In comparing the SILCS against the Ortho All-Flex diaphragm (Ortho-McNeil-Janssen Pharmaceuticals, Titusville, NJ) six-month typical use pregnancy rates (with 95% confidence interval), couples using the SILCS with Buffer Gel recorded a rate of 9.6 (5.5-13.6), compared to the All-Flex/Buffer Gel rate of 10.1 (7.1-13.1). For those who used the SILCS device with Gynol II spermicide, a rate of 12.5 (5.4-19.5) was recorded. This number compares to 12.3 (7.7-16.9) for the All-Flex diaphragm with similar spermicide.1

Ease of use eyed

How easy is it for healthcare providers to instruct women on proper use of the SILCS diaphragm? So far, women have only used the SILCS diaphragm in clinical trials in which they were given instructions that are similar to a standard sized diaphragm, says Schwartz. The next step will be to see how clinicians and women interact with the SILCS diaphragm once it becomes commercially available, she notes.

"The biggest difference with this device is that since it is a single-size, a pelvic exam to assess size is not required," Schwartz notes. 

In the pivotal study, women were introduced to the device using printed instructions only, Schwartz notes. Most women were able to correctly insert, remove, and check correct position of the device by simply using the instructions. For women who had difficulty positioning the device or were not confident, counseling by the clinician helped most women achieve successful fit, she states.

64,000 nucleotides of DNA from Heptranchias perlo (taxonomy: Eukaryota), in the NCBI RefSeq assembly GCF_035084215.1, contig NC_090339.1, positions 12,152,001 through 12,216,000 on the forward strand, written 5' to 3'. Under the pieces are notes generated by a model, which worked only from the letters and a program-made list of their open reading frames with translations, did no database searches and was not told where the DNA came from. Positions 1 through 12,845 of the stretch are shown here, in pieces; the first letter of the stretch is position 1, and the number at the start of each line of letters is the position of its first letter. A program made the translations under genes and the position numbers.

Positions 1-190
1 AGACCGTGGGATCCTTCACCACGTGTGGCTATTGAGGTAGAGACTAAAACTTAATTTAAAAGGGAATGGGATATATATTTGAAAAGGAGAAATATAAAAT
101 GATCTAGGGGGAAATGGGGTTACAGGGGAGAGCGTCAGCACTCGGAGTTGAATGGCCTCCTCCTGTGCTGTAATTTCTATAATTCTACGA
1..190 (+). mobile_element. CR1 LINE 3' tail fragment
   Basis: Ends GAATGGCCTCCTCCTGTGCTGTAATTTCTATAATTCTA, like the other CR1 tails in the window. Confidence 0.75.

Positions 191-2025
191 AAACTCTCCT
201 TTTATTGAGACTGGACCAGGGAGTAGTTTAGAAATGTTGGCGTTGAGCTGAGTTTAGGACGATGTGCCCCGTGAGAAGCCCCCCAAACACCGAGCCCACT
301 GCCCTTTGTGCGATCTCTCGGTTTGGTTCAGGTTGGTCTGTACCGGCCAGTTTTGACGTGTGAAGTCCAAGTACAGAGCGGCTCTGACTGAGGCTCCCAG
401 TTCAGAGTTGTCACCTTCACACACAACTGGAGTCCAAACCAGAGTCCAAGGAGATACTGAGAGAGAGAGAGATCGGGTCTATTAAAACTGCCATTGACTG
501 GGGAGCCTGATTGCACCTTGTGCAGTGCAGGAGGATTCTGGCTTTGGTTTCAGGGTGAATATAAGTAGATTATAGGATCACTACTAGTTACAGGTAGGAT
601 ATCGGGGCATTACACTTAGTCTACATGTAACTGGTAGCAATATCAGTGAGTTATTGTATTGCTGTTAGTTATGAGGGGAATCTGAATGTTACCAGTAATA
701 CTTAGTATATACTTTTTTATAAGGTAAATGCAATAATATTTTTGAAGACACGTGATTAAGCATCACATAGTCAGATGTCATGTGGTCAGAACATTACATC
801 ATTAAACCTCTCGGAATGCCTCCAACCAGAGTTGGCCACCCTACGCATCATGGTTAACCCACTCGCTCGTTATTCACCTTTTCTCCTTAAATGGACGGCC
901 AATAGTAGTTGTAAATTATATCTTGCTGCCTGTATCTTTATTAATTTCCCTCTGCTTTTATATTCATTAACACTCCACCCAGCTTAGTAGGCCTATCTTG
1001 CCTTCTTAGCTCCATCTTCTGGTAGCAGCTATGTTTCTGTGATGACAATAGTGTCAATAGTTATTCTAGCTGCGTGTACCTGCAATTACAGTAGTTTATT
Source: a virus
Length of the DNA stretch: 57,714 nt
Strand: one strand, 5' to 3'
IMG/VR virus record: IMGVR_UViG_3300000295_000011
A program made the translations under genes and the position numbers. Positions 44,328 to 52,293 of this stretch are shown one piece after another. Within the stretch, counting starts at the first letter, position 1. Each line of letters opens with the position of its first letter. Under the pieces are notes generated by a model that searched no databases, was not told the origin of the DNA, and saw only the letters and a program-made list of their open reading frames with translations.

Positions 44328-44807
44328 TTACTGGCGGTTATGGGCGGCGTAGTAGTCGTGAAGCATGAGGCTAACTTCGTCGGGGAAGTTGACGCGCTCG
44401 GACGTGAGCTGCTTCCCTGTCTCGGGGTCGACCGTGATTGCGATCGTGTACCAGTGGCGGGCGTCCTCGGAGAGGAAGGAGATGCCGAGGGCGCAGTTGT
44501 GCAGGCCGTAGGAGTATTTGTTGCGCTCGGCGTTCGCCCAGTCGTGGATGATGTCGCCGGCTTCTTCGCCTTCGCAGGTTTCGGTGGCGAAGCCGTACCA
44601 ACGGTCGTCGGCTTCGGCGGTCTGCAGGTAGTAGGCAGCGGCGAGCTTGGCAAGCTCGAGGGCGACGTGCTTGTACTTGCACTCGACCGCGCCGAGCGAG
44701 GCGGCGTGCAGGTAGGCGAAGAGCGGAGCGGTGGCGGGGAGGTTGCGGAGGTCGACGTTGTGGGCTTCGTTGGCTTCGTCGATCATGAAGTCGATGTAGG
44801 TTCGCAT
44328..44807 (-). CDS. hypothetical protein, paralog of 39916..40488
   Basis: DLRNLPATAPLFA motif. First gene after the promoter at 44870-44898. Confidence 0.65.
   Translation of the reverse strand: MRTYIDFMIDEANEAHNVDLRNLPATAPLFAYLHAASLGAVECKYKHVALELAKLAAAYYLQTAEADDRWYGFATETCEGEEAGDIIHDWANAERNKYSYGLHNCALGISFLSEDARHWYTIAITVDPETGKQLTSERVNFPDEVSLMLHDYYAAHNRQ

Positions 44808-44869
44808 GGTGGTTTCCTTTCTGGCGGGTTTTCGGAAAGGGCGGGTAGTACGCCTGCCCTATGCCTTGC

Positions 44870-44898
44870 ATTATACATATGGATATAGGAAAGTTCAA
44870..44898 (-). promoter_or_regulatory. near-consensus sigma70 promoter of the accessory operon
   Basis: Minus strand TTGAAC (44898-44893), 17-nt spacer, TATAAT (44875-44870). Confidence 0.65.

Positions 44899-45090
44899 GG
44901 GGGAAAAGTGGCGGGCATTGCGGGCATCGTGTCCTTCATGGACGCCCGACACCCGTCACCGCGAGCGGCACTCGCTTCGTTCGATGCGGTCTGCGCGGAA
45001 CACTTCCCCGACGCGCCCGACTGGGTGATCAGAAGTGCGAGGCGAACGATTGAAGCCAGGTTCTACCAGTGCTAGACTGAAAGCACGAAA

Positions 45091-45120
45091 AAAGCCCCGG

"The clinician and the woman can assess the correct SILCS position according to four simple criteria: cervix covered, device behind pubic bone, device does not protrude from the vagina, and device comfort," says Schwartz. "These simple fit criteria should help women to feel confident using this method."

Participants in the study reported high ratings for ease of use and comfort for both females and their partners, which should be noted as an important feature, says Schwartz. "The only methods that work are the kind that women will actually use," she observes.

What's the next step?

The SILCS device is not yet approved by regulatory authorities, so it is not yet commercially available, says Schwartz. Developers are moving toward seeking such approval, though.

PATH licensed the SILCS Diaphragm design to Kessel Marketing & Vertriebs GmbH (Kessel) of Frankfurt, Germany, in late 2010, states Schwartz. Kessel is working toward CE Mark certification, which will allow the product to be introduced through the company's existing distribution network in European Union countries, she states.

Kessel, CONRAD, and PATH will work on the submission to the U.S. Food and Drug Administration after European regulatory approval is granted, Schwartz says.


  1. Schwartz J. SILCS pivotal data: implications for MPTs. Presented at the 2011 Reproductive Health conference. Las Vegas; September, 2011.
  2. Barnhart KT, Rosenberg MJ, MacKay HT, et al. Contraceptive efficacy of a novel spermicidal microbicide used with a diaphragm: a randomized controlled trial. Obstet Gynecol 2007; 110:577-586.